During your fellowship you will decide whether to delve more deeply into liver disease by pursuing a fourth year of training to learn Transplant Hepatology. Regardless, both general and advanced fellows need in depth exposure and knowledge of the anatomy, pathophysiology, clinical presentations and current management options for hepatic and biliary diseases. Specifically, fellows should gain a working knowledge of cirrhosis and its complications, including portal hypertension, ascites, spontaneous bacterial peritonitis, hepatic encephalopathy, variceal bleeding, and hepatorenal syndrome. Fellows should be familiar with the various types of viral hepatitis, the mechanisms for the evolution of alcoholic hepatitis into cirrhosis, and metabolic diseases that affect the liver such as hemochromatosis, alpha-1-antitrypsin disease and Wilson’s disease. Fellowship is the time to understand the genetics of hemochromatosis, the anatomy and complications of congenital cystic diseases of the liver, the varied faces of gallstone disease and the abnormalities in biochemistry underlying non-alcoholic fatty liver disease. During fellowship, you will learn the major differences between acute and chronic liver disease, the indications for transplantation, the MELD Scoring system and the methods for skillfully keeping patients alive so that they can ultimately be transplanted.

To learn liver disease is to learn liver pathology as well. Fellowship is the time to attend weekly or biweekly liver pathology conferences to learn the classic histological findings for major liver diseases such as autoimmune hepatitis, primary biliary cirrhosis,
hemochomatosis, alcoholic cirrhosis, viral hepatitis, hepatocellular carcinoma, drug toxicities and sclerosing cholangitis. You will acquire the skill of performing diagnostic and therapeutic paracentesis safely. The more advanced skill of performing percutaneous liver biopsies under ultrasound guidance may be relegated to fourth year fellows who are taking an advanced year of liver disease. However, as a GI Fellow you will be expected to know the indications for and the safety aspects of a liver biopsy.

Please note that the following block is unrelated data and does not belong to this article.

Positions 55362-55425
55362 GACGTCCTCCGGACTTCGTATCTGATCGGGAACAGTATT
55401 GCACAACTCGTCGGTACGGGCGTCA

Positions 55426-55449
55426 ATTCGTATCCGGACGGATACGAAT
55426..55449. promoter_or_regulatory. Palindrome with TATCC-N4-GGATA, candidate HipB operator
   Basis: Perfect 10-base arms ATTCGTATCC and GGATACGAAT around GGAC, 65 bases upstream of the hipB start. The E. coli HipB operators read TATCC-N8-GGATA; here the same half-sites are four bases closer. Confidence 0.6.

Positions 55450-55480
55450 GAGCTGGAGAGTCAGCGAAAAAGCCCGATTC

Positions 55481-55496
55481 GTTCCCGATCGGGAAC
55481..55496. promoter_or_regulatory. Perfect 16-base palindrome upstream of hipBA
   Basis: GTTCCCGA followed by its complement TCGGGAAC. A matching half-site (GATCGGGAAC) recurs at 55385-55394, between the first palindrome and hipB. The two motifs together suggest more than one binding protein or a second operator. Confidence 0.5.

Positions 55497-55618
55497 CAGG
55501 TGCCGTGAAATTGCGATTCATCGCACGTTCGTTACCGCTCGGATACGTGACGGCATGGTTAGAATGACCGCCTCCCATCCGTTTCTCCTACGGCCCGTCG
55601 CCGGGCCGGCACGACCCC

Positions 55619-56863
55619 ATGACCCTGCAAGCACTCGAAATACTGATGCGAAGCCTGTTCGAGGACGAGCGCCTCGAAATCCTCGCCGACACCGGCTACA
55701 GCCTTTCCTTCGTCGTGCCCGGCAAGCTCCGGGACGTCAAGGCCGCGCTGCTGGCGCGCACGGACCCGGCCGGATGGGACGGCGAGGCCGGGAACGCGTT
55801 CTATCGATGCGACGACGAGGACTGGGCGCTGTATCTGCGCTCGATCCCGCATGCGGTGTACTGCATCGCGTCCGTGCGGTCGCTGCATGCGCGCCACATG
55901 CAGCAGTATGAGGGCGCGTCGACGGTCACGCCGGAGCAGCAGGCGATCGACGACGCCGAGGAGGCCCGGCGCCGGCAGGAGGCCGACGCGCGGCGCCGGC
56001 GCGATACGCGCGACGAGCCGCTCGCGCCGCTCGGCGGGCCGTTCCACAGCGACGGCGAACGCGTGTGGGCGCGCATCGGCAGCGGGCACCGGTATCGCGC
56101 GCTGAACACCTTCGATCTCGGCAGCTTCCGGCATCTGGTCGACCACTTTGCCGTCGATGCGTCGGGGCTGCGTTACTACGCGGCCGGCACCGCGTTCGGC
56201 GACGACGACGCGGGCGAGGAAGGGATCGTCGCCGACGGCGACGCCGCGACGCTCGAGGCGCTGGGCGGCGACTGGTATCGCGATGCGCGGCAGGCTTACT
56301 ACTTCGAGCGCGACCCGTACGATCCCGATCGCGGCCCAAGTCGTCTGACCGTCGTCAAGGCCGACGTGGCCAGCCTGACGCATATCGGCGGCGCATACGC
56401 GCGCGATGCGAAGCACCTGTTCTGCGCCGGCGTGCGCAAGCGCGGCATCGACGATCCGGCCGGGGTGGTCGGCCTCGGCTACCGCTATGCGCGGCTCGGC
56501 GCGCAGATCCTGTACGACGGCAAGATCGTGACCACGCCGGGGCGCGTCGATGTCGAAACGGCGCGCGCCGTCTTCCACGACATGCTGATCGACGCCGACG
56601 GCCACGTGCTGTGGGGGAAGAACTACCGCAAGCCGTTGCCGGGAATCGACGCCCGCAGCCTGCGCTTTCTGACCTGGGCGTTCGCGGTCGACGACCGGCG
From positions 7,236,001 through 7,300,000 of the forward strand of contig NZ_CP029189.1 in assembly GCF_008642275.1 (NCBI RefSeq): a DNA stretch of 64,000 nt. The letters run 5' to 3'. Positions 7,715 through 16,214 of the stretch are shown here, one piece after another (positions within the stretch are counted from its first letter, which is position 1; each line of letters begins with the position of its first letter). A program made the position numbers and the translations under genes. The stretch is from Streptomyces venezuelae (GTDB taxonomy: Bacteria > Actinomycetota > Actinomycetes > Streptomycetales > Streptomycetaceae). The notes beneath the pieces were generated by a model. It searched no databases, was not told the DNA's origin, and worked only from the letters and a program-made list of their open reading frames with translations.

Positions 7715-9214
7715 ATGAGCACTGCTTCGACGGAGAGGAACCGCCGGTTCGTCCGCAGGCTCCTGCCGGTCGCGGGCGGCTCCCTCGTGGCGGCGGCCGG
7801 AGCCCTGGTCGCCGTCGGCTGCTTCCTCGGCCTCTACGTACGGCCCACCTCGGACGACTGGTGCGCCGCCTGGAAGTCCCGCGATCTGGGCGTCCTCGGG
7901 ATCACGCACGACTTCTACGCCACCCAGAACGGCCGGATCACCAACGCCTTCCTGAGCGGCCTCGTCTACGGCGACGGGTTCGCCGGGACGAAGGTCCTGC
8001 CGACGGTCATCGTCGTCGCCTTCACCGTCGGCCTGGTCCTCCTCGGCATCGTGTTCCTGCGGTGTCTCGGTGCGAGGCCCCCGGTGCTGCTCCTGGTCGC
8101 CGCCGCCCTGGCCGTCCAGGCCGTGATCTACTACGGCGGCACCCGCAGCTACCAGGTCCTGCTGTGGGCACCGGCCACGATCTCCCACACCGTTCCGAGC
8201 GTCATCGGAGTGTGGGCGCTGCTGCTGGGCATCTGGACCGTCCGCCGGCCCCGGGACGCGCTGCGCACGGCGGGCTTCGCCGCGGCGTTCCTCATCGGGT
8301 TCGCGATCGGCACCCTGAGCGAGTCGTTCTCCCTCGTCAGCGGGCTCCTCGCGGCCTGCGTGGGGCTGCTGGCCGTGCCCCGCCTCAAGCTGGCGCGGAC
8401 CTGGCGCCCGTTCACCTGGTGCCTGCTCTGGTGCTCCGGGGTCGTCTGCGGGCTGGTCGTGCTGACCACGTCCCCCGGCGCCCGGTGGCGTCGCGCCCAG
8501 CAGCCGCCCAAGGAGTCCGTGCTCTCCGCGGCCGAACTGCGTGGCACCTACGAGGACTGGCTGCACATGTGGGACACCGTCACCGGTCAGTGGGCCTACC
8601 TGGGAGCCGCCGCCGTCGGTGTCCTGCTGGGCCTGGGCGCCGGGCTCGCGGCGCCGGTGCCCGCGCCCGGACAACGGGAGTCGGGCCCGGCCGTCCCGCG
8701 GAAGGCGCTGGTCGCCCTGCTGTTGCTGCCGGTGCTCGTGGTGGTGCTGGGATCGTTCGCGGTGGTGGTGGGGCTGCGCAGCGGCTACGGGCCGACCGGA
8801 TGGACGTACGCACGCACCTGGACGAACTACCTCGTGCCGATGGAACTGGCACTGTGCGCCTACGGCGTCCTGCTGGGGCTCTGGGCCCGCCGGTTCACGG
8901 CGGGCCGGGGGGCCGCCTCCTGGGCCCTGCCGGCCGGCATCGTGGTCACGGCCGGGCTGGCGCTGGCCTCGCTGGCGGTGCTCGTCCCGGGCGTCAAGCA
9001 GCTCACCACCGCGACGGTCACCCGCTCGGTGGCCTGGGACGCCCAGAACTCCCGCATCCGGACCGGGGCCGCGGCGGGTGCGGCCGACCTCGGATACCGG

The recognition and management of biliary diseases have benefited enormously from the safety and low complication rates of ERCP, endoscopic ultrasound, and laparoscopic cholecystectomy. These diseases are managed skillfully by a joint team approach by interventional gastroenterologists and hepatobiliary surgeons.

In no other area of medicine are ethics and disparities more on display than in liver transplantation where insurance and influence have come into play in several well-publicized cases. It is up to GI Fellows to recognize when disparities may be occurring in order to stem the tide of unequal care in the United States.

We hope that fellowship will result in a solid knowledge base in hepatobiliary diseases and a life-long curiosity to understand new management and therapeutic options in this field. As a general gastroenterologist in private or academic practice you will frequently be called upon to evaluate and manage these complex and challenging illnesses.

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The Gastroenterology Core Curriculum Enteric Infectious Diseases (Chapter 8)